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Longtime Az lawmaker Frank Pratt dead at 79; Ducey orders flags to half-staff

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Longtime Az lawmaker Frank Pratt dead at 79; Ducey orders flags to half-staff

  • Frank Pratt in 2017.
    Gage SkidmoreFrank Pratt in 2017.

Frank Pratt, a Republican state representative from Casa Grande, died Tuesday. He was 79 years old. Gov. Doug Ducey ordered that flags be flown at half-staff across Arizona on Wednesday in his honor.

Pratt died after a "long illness," his family said. The LD 8 member of the state House had missed many days of this year's session of the Legislature.

Pratt was "an irreplaceable figure in the Arizona state Legislature," Speaker Rusty Bowers said.

He had served as a state lawmaker since 2009, first in the House and then in the state Senate before running again for a House seat in 2020 due to term limits.

The 8th Legislative District covers parts of Pinal and Gila counties. Pratt's seat will be filled by a Republican to be appointed by the Pinal County Board of Supervisors.

"Rep. Frank Pratt was a champion of rural Arizona," Ducey said in a news release. "He was a staunch supporter of economic development, an advocate for workforce training programs and someone who believed in the necessity of developing sound water policy. In both chambers of the Arizona Legislature, he was unwaveringly dedicated to serving the people of Arizona and expanding opportunities."

"He did it all — public servant, business owner, rancher, farmer and family man," the governor said. "He was one of the good guys, and we’re lucky he called Arizona home. Rep. Pratt was asked once why he went into politics. His answer was simple and straightforward: he said he was ‘just trying to make Arizona a better place.’"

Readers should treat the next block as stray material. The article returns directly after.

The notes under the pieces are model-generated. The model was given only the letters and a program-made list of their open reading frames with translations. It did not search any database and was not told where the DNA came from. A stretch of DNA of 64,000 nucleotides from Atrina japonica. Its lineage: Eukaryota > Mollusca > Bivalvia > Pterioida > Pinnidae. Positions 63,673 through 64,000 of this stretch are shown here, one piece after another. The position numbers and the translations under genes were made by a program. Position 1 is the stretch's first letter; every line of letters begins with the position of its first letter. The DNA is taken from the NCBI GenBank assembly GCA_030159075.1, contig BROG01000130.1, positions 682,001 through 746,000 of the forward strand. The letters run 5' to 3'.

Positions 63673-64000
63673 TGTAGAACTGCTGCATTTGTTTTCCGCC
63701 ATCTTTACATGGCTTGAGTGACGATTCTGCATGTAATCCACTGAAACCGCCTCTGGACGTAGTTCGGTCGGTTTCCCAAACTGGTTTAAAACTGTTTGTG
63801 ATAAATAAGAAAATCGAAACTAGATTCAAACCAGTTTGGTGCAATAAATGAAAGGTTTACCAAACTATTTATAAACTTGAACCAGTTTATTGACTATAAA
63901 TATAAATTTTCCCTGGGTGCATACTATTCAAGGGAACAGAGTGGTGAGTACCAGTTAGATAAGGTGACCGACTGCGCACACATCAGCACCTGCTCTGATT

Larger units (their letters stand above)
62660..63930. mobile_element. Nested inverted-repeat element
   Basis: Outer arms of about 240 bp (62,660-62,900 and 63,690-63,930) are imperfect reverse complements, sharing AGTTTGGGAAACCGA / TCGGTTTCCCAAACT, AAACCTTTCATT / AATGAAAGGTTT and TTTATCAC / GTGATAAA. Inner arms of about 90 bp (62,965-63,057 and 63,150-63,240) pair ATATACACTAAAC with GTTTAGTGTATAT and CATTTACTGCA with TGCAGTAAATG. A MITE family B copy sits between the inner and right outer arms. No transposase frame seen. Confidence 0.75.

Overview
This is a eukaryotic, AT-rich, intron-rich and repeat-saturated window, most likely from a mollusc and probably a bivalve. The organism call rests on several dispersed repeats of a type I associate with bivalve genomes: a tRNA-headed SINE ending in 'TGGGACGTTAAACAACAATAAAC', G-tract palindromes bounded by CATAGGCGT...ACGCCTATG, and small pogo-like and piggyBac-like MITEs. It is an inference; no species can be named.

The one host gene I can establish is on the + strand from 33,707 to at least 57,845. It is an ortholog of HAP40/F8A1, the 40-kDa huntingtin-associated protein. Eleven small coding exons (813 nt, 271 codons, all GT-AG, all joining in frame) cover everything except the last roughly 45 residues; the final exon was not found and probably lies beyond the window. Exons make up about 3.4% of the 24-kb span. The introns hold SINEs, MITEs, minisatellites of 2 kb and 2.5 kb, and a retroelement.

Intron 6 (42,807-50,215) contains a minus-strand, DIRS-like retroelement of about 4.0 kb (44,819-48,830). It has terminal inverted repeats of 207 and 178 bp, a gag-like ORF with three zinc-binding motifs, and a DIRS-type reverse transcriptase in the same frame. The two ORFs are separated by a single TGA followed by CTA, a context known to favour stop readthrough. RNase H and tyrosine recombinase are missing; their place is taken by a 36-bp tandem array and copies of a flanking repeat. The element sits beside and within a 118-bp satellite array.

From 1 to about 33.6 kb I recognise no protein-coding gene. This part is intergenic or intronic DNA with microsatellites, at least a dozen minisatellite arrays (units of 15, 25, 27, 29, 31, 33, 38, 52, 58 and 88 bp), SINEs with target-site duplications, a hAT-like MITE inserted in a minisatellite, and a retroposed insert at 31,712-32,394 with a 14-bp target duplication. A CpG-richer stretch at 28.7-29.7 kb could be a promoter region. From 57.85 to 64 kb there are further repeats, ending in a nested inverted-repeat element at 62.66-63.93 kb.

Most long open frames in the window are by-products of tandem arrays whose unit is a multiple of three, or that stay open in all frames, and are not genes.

Pratt received bipartisan praise Tuesday.

Pratt "was a deeply respected member of our legislative family who loved this state with all his heart," House Democratic Leader Reginald Bolding said. "We may not have always agreed, but he was never once disagreeable. He loved his work for his constituents and always showed up ready to work. And although he was not vocal, when he spoke, his words carried weight. I will personally miss our conversations on the House floor, and our caucus will all miss the presence of a class act who never put partisanship in front of relationships. We send our deepest condolences to Rep. Pratt's family and loved ones."

"He was a class act," said state Sen. Martin Quezada, a Democrat who served with Pratt in both chambers of the Legislature.

"He served the state honorably- Not only are our prayers with him and his family – but our service to them if needed is as well. Thank you Frank for all that you did and accomplished for our great state," said Rep. David Cook, a Republican who holds the other state House seat in LD 8.

Pratt survived an attack that put him in the hospital in 2010, which he was tied up and beaten at his business on Christmas Day and found hours later by his wife. The attacker stole Pratt's vehicle and Rolex watch.

Pratt was known as a staunch conservative if a quiet member of the Legislature. He notably joined nine other Republicans in breaking with the rest of his party in the Legislature to vote with the Democratic caucus in passing the expansion of Medicaid in Arizona in 2013, giving Republican Gov. Jan Brewer a major victory that split her party.

Despite being considered a swing vote on some issues, he had a 100-percent rating from the right-wing Center for Arizona Policy.

Pratt first ran for the Legislature in 2004 and again in 2006, but lost both races to Democratic tickets that included Pete Rios. After Rios left the state House, Pratt was successful in the 20089 election, splitting the district with Democrat Rep. Barbara McGuire.

"Frank was a sincere, low-key and effective legislator," Rios said. "May he rest in peace; he will be missed."

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